A significant anniversary was observed on Monday, marked with special reverence in South America and the south of Italy. Twenty years ago, October 30, 1997, the man many consider the greatest footballer of the last half a century retired from playing.
And if there can be lively arguments about whether or not Diego Maradona really was the most talented individual to kick a ball in the age of colour television, it is best not voice them too loud in Naples.
Around Napoli’s San Paolo stadium, an arena not greatly transformed since the 1990s heyday of Maradona, a visitor can hardly avoid him, even if it is two decades since he recognised, at the age of 37, that a body bruised by rugged man-markers, deteriorated by pain-killers and by some illegal substances, was no longer capable of the balletic, powerful brilliance that had made him a superstar. His face and name are everywhere, on graffitied murals around the stadium, on scarves, on pocket-sized amulets. In Naples, Maradona is the brand that keeps on giving.
Currently manager of UAE First Division club Fujairah, Maradona played for Napoli for six years. In that time the club won their two Italian league titles and their only major European trophy. The fact that the current Napoli, who host Manchester City in a heavyweight Uefa Champions League contest on Wednesday, sit on top of Serie A right now only fuels nostalgia for the Maradona epoch.
This Napoli know they have no player with his out-of-this-world qualities, so whenever he utters the slightest endorsement of how well a club he genuinely loves is performing it is heard as a great blessing.
At the San Paolo on Wednesday, another milestone is imminent, not the anniversary of a great career’s end, but recognition of a defining contribution to another club’s finest era. This landmark would be appreciated by members of the Maradona family. Sergio Aguero, who, like his Argentine compatriot Maradona, has marked forever the rise of a club who play in sky-blue jerseys, needs one more goal to become City’s most prolific scorer of all time. Aguero is tied with Eric Brook, who played in the 1920s and '30s, on 177 goals.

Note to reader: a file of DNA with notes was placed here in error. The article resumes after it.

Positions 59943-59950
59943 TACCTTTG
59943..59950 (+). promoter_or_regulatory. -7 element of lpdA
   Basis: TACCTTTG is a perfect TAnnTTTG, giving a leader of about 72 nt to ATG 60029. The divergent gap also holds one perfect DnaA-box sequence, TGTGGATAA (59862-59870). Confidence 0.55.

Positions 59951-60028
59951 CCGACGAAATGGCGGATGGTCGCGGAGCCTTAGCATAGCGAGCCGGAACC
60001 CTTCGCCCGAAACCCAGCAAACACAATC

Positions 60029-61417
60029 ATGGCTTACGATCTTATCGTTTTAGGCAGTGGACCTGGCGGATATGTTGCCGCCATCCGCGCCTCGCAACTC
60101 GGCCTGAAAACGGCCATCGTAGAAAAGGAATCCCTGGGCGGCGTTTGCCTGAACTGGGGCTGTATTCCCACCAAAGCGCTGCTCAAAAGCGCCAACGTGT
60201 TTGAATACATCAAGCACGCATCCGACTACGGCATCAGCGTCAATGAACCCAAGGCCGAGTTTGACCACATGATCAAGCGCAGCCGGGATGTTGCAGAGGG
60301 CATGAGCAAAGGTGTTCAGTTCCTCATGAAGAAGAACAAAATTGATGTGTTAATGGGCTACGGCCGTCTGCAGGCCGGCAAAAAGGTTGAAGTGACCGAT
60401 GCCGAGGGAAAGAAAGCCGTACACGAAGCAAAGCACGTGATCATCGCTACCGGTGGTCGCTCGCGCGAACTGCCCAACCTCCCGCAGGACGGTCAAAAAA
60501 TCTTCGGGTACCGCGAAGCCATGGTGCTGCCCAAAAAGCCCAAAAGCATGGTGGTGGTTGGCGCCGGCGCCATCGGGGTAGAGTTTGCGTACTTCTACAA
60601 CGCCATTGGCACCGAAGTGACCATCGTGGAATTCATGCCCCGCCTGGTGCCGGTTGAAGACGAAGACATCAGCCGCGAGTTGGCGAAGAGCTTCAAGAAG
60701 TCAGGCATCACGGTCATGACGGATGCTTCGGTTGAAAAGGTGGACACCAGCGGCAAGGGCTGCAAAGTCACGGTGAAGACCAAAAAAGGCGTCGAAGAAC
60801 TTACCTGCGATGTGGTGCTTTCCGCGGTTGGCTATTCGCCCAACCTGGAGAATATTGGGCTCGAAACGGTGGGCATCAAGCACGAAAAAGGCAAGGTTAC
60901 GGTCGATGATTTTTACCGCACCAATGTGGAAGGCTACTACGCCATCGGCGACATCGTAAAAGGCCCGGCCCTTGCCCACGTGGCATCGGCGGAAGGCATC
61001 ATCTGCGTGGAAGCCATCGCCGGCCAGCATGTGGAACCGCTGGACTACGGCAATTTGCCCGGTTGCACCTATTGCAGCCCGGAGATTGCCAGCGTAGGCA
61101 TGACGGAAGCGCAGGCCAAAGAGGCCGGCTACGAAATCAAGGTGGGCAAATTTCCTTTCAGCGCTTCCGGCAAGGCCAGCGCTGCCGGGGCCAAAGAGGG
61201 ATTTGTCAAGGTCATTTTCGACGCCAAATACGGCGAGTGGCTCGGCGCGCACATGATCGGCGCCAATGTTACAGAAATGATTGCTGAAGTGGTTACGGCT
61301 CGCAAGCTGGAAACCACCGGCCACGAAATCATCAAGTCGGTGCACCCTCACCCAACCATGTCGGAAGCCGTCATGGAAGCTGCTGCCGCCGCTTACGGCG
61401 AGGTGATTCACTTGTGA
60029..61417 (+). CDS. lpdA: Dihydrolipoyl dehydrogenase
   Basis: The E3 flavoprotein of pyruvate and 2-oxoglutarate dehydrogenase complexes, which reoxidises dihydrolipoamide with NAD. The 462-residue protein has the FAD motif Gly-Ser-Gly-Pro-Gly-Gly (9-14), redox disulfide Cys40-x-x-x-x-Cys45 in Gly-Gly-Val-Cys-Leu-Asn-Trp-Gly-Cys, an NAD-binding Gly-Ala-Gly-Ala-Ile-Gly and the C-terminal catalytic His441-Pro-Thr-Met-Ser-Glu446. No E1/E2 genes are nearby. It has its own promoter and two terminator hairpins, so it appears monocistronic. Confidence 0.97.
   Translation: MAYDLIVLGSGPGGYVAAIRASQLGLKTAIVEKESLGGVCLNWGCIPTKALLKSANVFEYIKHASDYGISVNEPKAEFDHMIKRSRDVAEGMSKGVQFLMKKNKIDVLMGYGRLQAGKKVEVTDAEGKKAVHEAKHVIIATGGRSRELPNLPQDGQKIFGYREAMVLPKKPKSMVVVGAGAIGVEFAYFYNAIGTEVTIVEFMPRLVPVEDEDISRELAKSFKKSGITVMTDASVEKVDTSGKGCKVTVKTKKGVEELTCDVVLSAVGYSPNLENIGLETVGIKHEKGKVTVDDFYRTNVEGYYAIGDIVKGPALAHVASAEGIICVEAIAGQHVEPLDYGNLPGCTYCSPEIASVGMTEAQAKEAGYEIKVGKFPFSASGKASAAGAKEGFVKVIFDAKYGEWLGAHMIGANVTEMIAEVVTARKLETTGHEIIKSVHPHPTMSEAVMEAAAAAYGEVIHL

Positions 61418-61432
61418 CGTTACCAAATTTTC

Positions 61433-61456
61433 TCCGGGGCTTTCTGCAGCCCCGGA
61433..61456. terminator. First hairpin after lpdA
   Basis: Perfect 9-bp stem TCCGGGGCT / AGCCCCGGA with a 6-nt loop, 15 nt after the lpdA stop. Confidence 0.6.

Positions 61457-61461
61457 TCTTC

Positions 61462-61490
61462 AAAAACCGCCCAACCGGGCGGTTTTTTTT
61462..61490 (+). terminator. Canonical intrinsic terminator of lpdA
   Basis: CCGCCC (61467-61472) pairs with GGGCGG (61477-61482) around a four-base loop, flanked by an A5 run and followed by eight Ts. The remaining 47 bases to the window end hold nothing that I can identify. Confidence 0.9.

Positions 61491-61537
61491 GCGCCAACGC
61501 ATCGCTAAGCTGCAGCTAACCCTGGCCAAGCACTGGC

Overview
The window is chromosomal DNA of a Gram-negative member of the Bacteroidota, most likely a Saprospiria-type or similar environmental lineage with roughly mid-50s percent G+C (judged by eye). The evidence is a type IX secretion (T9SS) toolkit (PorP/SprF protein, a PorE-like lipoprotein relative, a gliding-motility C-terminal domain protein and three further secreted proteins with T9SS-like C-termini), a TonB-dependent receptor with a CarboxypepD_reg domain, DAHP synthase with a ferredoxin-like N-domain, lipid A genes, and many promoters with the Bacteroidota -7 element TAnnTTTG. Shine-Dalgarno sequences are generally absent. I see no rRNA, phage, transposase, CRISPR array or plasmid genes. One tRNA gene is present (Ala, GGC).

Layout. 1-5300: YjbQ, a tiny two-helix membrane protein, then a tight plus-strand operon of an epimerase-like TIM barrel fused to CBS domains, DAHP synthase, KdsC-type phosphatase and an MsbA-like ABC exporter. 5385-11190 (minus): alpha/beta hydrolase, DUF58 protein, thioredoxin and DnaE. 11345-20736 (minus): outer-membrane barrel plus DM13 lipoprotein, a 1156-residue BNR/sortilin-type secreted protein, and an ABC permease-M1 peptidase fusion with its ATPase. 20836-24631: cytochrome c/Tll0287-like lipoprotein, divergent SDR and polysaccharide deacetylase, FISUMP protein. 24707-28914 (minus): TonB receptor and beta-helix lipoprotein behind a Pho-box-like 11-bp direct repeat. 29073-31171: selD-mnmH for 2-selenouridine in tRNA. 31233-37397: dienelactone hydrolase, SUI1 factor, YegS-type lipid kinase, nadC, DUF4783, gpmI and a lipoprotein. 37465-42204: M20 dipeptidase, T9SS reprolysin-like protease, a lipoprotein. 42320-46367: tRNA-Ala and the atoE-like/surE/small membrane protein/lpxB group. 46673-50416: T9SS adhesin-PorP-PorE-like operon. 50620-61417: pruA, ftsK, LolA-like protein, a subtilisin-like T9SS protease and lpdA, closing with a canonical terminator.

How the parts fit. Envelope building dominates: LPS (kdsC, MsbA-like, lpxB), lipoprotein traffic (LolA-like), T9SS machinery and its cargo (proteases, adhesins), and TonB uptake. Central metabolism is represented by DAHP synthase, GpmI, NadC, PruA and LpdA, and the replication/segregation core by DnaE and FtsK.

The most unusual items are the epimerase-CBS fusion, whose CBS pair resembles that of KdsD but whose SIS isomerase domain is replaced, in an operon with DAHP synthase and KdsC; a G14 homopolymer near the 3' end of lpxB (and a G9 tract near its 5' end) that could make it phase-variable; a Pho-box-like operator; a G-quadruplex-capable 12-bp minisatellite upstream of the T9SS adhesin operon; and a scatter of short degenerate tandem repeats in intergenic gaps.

To reach 178 in Naples would be poignant, not least for Aguero’s son, Benjamin, who is old enough, at eight, to appreciate what the San Paolo represents. Benjamin Aguero is Maradona’s grandson, born when Diego Maradona was both father-in-law and boss to Aguero, while Maradona coached Argentina to the 2010 World Cup and Aguero was the partner of Giannina Maradona, Diego’s eldest daughter.
Inevitably, Aguero has heard plenty of stories of Maradona at Napoli. “No one could have changed the fortunes of Napoli, or Argentina, in the way he did,” Aguero said shortly after he joined Manchester City, six years ago, and comparisons between the two were suggested. After all, both he and Maradona were stars taken on by clubs with a hunger to break a glass ceiling: Napoli longed for a major trophy when they signed "El Diego" in the late 1980s, City were the same when they recruited Aguero 2011.
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He delivered. Aguero’s time at City has included two English league titles, his club’s first since the 1960s. And, yes, with his low centre of gravity, his courage and his dazzling finishing, he has some of the technical gifts of his former father-in-law.
When Aguero played for City at Napoli the last time the clubs met in Italy, he was cheered onto the pitch by Neapolitans. That was soon after he joined City, in 2011. He only got nine minutes, as a substitute, at the San Paolo in a 2-1 defeat for the visiting club.
Six years on, in his 30th year, and with all those City goals, Aguero again finds himself wondering whether he will start, or wait on the bench. Since returning from a rib injury – sustained in a car accident last month – his manager Pep Guardiola has named Aguero just once in his initial XI and three times as a substitute.
Brook's record has lingered in his sights a while longer than it might have and Aguero has sometimes looked frustrated watching younger men, such as Leroy Sane, Gabriel Jesus and Raheem Sterling convert the many chances Guardiola's side create.
But if he makes his history at this most resonant venue, beats that long-standing landmark in the heart of Maradonaland, he may just feel the timing was perfectly designed.
Listen to Ian Hawkey speak ahead of the Napoli v Manchester City game